Proper rabbit care always involves high quality hay, starting with Alfalfa Hay at around three weeks of age and by the time your rabbit hits seven months old, they should be feeding on Timothy Hay. Other grass hays, like Orchard Grass, work if your rabbit doesn’t like Timothy or you find yourself allergic to it.
Alfalfa Hay is high in protein, which is great for growing baby bunnies but can cause obesity if they are not moved off of it as their main source of hay as they get older. Timothy Hay and other grass hays are best for rabbits as they age because it doesn’t cause them to gain weight and also provides the right amount of nutrients to keep your rabbit happy and healthy. The PDSA suggests that you feed your rabbit, “at least their own body size in good quality hay each day (it’s best to allow constant access to clean, good quality hay that is not part of their bedding).”
Once your rabbit has reached seven months of age, they should be given an unlimited amount of grass hay and should be at least 80% of their diet.
See Also: The Best Rabbit Hay to Keep Your Rabbit Healthy and Thriving
Water is a very important part of your rabbit’s diet. While hay is also important, fresh and clean water should be provided to your rabbit at all times. You can give them easy access to water whenever they are thirsty by using a shallow bowl or water bottle next to their constant access of hay.
While many websites suggest different ideas when it comes to feeding your rabbit pellets, the House Rabbit Society summarizes with, “Give limited pellets. Always measure. Don’t overfeed.” They suggest that when feeding pellets, they should be no more than 20% of their diet and only high fiber pellets. Keep in mind, when you’re buying pellets they normally do not stay fresh longer than six weeks, so if your rabbit seems to be looking past their pellets that could be why. It’s also recommended that you feed your rabbit pellets as a treat if you are trying to train your rabbit. Most rabbits tend to like pellets more than they like hay, so this is a great incentive.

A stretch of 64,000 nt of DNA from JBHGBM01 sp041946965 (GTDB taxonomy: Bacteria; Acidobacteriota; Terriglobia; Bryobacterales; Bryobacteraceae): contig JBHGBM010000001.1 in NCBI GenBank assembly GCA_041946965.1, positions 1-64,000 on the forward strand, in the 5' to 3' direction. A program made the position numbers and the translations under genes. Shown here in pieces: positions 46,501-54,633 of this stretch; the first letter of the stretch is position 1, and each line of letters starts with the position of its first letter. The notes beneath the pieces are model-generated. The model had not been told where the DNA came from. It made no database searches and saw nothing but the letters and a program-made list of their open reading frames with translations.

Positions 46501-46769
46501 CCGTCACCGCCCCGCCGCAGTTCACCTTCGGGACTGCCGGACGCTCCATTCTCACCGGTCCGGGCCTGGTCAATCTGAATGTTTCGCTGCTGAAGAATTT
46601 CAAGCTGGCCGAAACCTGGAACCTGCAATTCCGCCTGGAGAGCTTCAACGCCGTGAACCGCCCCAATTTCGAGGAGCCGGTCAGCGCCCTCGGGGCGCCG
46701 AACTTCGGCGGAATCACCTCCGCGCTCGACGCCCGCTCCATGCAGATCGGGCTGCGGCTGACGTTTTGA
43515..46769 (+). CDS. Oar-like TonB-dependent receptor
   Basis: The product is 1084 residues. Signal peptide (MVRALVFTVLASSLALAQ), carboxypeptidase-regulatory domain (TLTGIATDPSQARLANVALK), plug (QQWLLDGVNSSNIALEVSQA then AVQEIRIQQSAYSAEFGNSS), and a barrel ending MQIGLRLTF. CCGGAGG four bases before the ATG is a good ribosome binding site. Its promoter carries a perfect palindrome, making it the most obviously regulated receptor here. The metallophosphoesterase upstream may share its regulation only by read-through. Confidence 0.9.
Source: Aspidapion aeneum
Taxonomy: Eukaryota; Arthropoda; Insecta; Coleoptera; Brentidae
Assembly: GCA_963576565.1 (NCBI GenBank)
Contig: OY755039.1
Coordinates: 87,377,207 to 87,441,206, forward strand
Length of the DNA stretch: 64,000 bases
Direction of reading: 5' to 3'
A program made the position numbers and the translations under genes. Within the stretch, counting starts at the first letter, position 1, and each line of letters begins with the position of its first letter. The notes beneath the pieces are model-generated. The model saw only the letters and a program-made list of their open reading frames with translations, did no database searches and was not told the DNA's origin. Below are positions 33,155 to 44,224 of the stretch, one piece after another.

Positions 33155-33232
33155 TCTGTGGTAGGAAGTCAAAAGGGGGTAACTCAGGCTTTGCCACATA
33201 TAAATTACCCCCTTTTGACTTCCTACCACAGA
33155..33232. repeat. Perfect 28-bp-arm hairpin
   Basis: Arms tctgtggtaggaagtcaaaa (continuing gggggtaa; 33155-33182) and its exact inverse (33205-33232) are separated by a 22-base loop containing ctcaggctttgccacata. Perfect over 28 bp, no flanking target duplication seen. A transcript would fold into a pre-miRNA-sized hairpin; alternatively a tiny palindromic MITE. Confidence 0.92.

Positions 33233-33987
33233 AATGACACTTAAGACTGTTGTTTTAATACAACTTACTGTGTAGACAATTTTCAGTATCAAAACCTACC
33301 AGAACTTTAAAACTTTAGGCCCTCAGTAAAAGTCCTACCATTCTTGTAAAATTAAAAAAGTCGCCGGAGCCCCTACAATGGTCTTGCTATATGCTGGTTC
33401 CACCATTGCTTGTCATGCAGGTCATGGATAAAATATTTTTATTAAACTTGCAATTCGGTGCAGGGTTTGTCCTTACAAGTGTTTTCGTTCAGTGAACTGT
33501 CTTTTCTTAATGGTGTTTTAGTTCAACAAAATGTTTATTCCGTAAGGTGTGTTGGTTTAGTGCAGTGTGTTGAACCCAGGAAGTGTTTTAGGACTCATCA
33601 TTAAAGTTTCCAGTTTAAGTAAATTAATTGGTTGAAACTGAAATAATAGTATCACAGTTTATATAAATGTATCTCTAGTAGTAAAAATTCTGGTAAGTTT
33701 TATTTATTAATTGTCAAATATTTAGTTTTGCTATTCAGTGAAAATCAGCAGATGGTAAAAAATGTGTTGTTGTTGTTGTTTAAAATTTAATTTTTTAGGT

When feeding your rabbit vegetables, it is recommended that you feed them as treats (much like pellets) for healthy rabbit care. House Rabbit Society suggests that you look for a variety of both dark leafy vegetables and root vegetables. Make sure to slowly introduce new vegetables to your rabbit over time to ease them into the new food. Watch out for vegetables that are not good for rabbits such as rhubarb and beans. The following is a list of healthy vegetables that could be fed to your rabbit but should still be fed in small amount according to House Rabbit Society:
Leafy Greens 1 (that need to be rotated due to oxalic acid content and only 1 out of three varieties of greens a day should be from this list):
- Radish tops
Click to read the full list of Leafy Greens 1 and how much you should feed your rabbit.
Leafy Greens 2 (low in oxalic acid):
- Carrot tops
- Romaine lettuce
- Raspberry leaves
- Wheat grass
- Red or green lettuce
Click to read the full list of Leafy Greens 2 and how much you should feed your rabbit.
Fruits can be fed to your rabbit, but they are not recommended over vegetables. If you do feed your rabbit fruits, they should make up a very small portion of your rabbit’s food throughout the day. Be sure to thoroughly wash the fruit you feed your rabbit to remove the pesticides that the fruit may have on the outside skin. Berries, bananas, melons, kiwis, and plums are just a few fruits that rabbits are able to eat.
For a larger list of fruits your rabbit can eat, click here.
The two most important items in your rabbit’s diet should be grass hay (like Timothy Hay or Orchard Grass) and water. Clean water should be provided for your rabbit at all times and hay should be given in an unlimited amount once they’ve hit seven months of age. If you do feed your rabbit pellets, vegetables, or fruits, make sure to keep them at a minimum and think about using them as special treats rather than normal food.
A nutritious and balanced diet is a significant part of practicing good rabbit care to keep your small pet happy and healthy. To learn more about rabbit care and what hay to feed your rabbit, download our free Guide to Understanding Your Rabbit’s Diet below!